English usage | Sunday Observer

English usage

11 June, 2023

This is a guide to help learners to communicate easily in both speech and writing through a better understanding of the English language.

Nationalise / naturalise

To nationalise is to bring under the control or ownership of a nation, and is a term applied chiefly to land or industries.

The British government nationalised the railways in 1948.

Many nationalised industries in Sri Lanka are running at a loss.

If someone born outside a particular country is naturalised, they become a citizen of that country. It is also applied to the introduction and successful adaptation of animals and plants to a region so that they thrive as if in their original natural surroundings.


A native is a person who was born in a particular place. A native can also be someone who lives in a place all the time or has lived there for a long time.

‘Natives’ is not a polite word used by what people in the past to refer to the people who lived in America, Africa or Southern Asia before Europeans arrived.

A native speaker is someone who has learned a particular language as their first language, rather than as a foreign language.


‘Nature’ means ‘everything in the physical world that is not controlled by humans, such as wild plants and animals, earth and rocks and the weather.’

Disease is nature’s way of keeping the population down.

‘Nature’ also means ‘someone’s character.’

Ben was a child with a happy, easy-going nature.

Manel was by nature a very affectionate girl.

A nature reserve is an area of land in which animals and plants are protected.

A naturopath is someone who tries to cure illness using natural things such as plants, rather than drugs.

Naught / nought

‘Naught’ means ‘nothing.’

All my plans came to naught.

‘Nought’ means ‘the number o.’

Near / nearly / nearby

‘Near’ means ‘only a short distance away from someone or something.’

‘A near disaster’ is almost a disaster.

The election was a near disaster for the Opposition.

‘In the near future’ means ‘soon.’

The Government has promised to increase the salaries of government employees in the near future.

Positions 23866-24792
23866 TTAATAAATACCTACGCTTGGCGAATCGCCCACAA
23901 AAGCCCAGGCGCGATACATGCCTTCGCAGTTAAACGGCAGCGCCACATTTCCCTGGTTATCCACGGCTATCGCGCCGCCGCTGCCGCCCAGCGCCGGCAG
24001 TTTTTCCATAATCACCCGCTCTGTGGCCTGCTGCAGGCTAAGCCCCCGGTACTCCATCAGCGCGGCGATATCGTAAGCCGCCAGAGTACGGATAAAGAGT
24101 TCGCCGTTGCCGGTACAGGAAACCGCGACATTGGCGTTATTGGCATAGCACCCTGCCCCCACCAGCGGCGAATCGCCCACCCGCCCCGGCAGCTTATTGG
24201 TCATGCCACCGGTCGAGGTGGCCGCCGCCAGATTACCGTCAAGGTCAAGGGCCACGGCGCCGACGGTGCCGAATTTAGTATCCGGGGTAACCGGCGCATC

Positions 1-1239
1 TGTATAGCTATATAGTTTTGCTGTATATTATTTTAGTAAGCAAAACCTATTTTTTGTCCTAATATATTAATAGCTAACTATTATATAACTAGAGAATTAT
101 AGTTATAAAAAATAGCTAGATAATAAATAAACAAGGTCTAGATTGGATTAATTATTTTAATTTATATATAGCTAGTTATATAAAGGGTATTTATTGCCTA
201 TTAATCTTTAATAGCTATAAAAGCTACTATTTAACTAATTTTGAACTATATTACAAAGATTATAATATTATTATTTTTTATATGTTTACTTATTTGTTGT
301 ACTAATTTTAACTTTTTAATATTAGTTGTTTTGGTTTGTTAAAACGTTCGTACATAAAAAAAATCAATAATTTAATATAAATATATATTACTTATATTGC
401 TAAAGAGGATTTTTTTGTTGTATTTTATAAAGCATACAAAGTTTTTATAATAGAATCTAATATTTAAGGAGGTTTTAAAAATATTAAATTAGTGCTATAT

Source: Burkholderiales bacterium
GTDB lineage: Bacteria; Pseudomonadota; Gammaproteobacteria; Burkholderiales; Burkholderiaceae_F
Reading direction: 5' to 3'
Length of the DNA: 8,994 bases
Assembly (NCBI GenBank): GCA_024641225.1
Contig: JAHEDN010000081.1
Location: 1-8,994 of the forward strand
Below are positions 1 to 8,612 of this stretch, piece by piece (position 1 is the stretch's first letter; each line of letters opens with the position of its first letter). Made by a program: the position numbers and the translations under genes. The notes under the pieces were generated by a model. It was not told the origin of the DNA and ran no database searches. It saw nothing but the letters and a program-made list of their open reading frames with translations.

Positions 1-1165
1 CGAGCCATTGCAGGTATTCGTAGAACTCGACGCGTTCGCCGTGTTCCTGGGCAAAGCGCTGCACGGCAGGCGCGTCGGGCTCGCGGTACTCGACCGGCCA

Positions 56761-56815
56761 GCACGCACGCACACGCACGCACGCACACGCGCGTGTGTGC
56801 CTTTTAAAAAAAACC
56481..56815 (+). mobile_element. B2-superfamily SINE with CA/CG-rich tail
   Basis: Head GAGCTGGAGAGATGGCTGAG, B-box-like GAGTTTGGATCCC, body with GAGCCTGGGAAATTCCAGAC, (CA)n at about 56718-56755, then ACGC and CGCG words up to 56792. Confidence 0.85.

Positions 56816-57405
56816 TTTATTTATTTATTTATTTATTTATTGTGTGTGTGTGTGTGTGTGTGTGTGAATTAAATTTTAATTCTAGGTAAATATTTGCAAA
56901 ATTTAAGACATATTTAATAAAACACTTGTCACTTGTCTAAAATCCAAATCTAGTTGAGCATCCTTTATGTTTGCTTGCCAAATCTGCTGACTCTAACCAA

‘Nearly’ means ‘almost, but not quite or not completely.’

It took nearly two hours to reach the nearest city.

Do not use ‘nearly’ before negative words. Instead use ‘almost’ or ‘hardly any.’

I knew almost nothing about her.

‘Nearby’ means ‘not far away’

Hiruni was staying in the nearby town Wadduwa.

Need / want

‘Need’ means ‘a situation in which something is necessary, especially something that is not happening yet or is not yet available.’

There is a growing need for more doctors in rural hospitals.

We say ‘there’s no need’ when you do not have to do something.

“There’s no need to feel sorry for me,” she said.

‘Want’ means ‘to have a desire for something.’

I really want a drink.

Neither … nor

If both the subjects joined by this correlative conjunction are singular, they will take a singular verb.

Neither the boy not his father was harmed in the accident.

If one of the subjects is singular and the other plural, the verb may agree with the nearer subject.

Neither the captain nor his men were prepared for the attack.

It is usual to place the plural noun next to the verb and to use a plural verb as in the example given above.

The Netherlands

The Netherlands is the proper name for the Kingdom of Holland, the adjective for which is Dutch.

The Dutch are people from the Netherlands.

In a ‘Dutch auction’ the price of something is gradually reduced until someone pays for it.

‘Dutch courage’ is the courage or confidence you get when you drink alcohol.

‘Double Dutch’ is a speech or writing that you cannot understand.